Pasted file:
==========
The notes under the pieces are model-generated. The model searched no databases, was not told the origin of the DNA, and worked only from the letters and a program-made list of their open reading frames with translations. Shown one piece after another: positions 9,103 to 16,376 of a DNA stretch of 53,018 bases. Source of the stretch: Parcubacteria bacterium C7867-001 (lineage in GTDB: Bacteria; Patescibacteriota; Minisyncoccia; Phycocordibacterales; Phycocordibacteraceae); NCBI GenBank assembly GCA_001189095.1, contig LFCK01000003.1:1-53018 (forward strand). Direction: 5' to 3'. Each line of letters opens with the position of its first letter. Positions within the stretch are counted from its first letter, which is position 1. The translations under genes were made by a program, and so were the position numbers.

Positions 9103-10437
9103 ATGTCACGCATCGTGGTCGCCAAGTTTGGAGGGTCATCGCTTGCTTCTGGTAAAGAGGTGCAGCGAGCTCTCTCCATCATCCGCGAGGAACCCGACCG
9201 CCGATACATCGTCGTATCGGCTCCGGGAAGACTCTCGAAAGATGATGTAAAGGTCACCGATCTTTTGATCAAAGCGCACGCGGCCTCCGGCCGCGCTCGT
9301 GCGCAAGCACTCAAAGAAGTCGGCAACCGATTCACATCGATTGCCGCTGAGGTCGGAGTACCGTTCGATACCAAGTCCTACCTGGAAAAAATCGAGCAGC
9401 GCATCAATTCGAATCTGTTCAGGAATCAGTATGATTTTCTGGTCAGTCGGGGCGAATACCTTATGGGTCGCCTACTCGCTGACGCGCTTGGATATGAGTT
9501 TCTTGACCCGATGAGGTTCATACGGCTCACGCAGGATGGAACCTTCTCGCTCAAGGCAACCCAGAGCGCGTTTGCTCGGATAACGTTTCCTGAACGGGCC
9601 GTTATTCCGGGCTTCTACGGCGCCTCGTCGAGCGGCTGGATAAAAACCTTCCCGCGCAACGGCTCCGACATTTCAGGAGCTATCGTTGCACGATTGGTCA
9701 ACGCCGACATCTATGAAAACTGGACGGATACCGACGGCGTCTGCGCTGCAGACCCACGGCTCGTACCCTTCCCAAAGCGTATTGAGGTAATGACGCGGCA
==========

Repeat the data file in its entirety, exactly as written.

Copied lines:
The notes under the pieces are model-generated. The model searched no databases, was not told the origin of the DNA, and worked only from the letters and a program-made list of their open reading frames with translations. Shown one piece after another: positions 9,103 to 16,376 of a DNA stretch of 53,018 bases. Source of the stretch: Parcubacteria bacterium C7867-001 (lineage in GTDB: Bacteria; Patescibacteriota; Minisyncoccia; Phycocordibacterales; Phycocordibacteraceae); NCBI GenBank assembly GCA_001189095.1, contig LFCK01000003.1:1-53018 (forward strand). Direction: 5' to 3'. Each line of letters opens with the position of its first letter. Positions within the stretch are counted from its first letter, which is position 1. The translations under genes were made by a program, and so were the position numbers.

Positions 9103-10437
9103 ATGTCACGCATCGTGGTCGCCAAGTTTGGAGGGTCATCGCTTGCTTCTGGTAAAGAGGTGCAGCGAGCTCTCTCCATCATCCGCGAGGAACCCGACCG
9201 CCGATACATCGTCGTATCGGCTCCGGGAAGACTCTCGAAAGATGATGTAAAGGTCACCGATCTTTTGATCAAAGCGCACGCGGCCTCCGGCCGCGCTCGT
9301 GCGCAAGCACTCAAAGAAGTCGGCAACCGATTCACATCGATTGCCGCTGAGGTCGGAGTACCGTTCGATACCAAGTCCTACCTGGAAAAAATCGAGCAGC
9401 GCATCAATTCGAATCTGTTCAGGAATCAGTATGATTTTCTGGTCAGTCGGGGCGAATACCTTATGGGTCGCCTACTCGCTGACGCGCTTGGATATGAGTT
9501 TCTTGACCCGATGAGGTTCATACGGCTCACGCAGGATGGAACCTTCTCGCTCAAGGCAACCCAGAGCGCGTTTGCTCGGATAACGTTTCCTGAACGGGCC
9601 GTTATTCCGGGCTTCTACGGCGCCTCGTCGAGCGGCTGGATAAAAACCTTCCCGCGCAACGGCTCCGACATTTCAGGAGCTATCGTTGCACGATTGGTCA
9701 ACGCCGACATCTATGAAAACTGGACGGATACCGACGGCGTCTGCGCTGCAGACCCACGGCTCGTACCCTTCCCAAAGCGTATTGAGGTAATGACGCGGCA